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Mahindra Monsoon Challenge - Part Two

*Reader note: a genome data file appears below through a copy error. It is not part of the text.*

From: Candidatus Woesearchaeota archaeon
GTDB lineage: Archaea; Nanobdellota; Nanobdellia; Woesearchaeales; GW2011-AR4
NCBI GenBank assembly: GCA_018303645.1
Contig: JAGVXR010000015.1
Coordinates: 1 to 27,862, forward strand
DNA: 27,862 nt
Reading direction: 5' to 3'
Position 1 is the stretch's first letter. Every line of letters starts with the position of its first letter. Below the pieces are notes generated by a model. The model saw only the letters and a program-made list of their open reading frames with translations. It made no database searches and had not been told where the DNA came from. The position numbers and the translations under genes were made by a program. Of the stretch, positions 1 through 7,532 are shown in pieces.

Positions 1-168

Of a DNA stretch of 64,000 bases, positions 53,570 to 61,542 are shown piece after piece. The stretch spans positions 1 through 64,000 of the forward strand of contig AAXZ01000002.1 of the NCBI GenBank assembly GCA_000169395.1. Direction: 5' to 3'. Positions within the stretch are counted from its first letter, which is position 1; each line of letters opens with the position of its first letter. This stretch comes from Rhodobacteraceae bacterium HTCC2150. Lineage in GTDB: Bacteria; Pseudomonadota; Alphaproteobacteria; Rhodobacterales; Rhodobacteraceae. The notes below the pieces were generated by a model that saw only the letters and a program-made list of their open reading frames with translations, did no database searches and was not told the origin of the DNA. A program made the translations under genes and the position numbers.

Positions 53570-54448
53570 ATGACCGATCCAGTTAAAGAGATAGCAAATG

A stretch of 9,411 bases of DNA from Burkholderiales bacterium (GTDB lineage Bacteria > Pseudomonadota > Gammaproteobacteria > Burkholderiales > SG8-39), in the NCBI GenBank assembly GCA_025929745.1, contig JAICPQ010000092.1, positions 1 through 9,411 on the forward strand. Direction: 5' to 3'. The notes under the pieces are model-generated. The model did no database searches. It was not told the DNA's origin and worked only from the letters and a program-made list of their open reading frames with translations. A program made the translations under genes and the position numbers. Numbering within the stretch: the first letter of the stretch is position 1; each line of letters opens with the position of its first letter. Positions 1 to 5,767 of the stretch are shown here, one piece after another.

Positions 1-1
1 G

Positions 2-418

Leg 2: Goa-Mangalore   It was a beautiful setting. The sun was making its way into the sea, peeping every now and then through the dark clouds that filled the sky.   The playful waves washed away the footprints that our feet had left behind on the golden sand. Too bad I couldn't see a thing because the Bolero was kicking sand into my eyes as we tried to push it out of the ditch it had dug for itself. The beached Bolero made whales proud and took the last ounce of energy out of us, proving to be as difficult to rescue as the giant aquatic mammals. A beached Bolero on the beach. Heh heh. While the main event went on, the side show was a mini riot among the 20-odd fishermen who had gathered to watch us dig away at the sand with our bare hands. Apparently, someone had insulted someone's first of kin, maternal second cousins and twice-removed paternal granduncles. And even as Joshua inadvertently delivered an almighty scoop of sand right at my face, he found the time to impart an uncharacteristically short pearl of wisdom. 'Such is life.' Indeed.   It had been a long day. Goa was left behind in a heap of empty breakfast plates and a lone Srini waving us goodbye, trying hard to conceal his delight at watching us go. To this day he won't divulge what happened in Goa after we left. Anyway, we got out of Colva and onto the road that would take us into Karnataka and towards Mangalore. I'd never been on this stretch of NH 17 before and I was eager to see what it had to offer. As Bijoy was already sitting in the Bolero and Joshua had plonked himself in the Scorpio, I found myself piloting the Xylo, easily the most comfortable car of the trio and the only one that would play the music from my USB drive. The hulking Xylo made short work of the narrow Goa lanes and we were on the highway before we knew it. I'd expected the road to be similar to the smooth stretch from Mumbai to Goa, but it was not to be. The roads were good as we began the day, but the Mahindras' tyres gradually began to trample increasingly wayward surfaces.   Soon, we were on WRC-style rally stages and boy were we glad that we had the Mahindras for company. Any other car driven the way we did would have to be taken back in the back of a truck for sure. The road looked like it had been continually bombed and the rain seemed to know that this was a Monsoon Challenge drive, and it obliged. Bijoy was setting the pace at the front of the pack and I was just about managing to keep up, while I could see Joshua flying from one rear view mirror to the other as he tried to find the smoothest path across the moonscape. I had another approach - keep the wheels straight and gun it - and I must say it was the most fun way too! The Xylo took the abuse extremely well, and its off-roading capabilities seem to be a notch above the competition. Time for a 4X4 version, I think. Now there's only so much one can take of watching others have all the fun, and when Bijoy offered me the Bolero during a brief stop, I was behind the wheel before you could say 'bad roads ahead!' The Bolero's Jeep roots shine through on the rough stuff, and how! It was tons of fun on the undulating road surface and I could just plug it in fourth and rumble over anything that came in my way. Alright, it only has a CD player in which I was forced to listen to the CDs that Srini had left behind (threatening us with dire consequences if anything happened to them), but since the car was so much fun to drive, it didn't matter much. If nothing, it was at least good practice for our forthcoming slush fest! Or perhaps the Raid de Himalaya?   Soon , it was time to switch again and the Scorpio with mud plastered on its white paint looked rather purposeful and inviting. We were driving at a relaxed pace through a twisty section and as we went around a smooth right-hander, the trees lining the road vanished and in their place a magnificent beach with huge waves filled our eyes. As I braked to a halt, I saw Bijoy already taking to the sand and we followed suit. While the photographers were busy releasing their shutters, I went down to the waterfront and on either side the beach stretched for as long as I could see. It appeared as if the whole world had turned into a beach. Just as I was about to embark on another introspective session as often happens when I'm standing near the sea, I heard the roar of an engine and tyres wailing for grip. Running back, I was greeted with the sight of the Bolero stuck axle-deep in the sand, its rear wheels spinning away.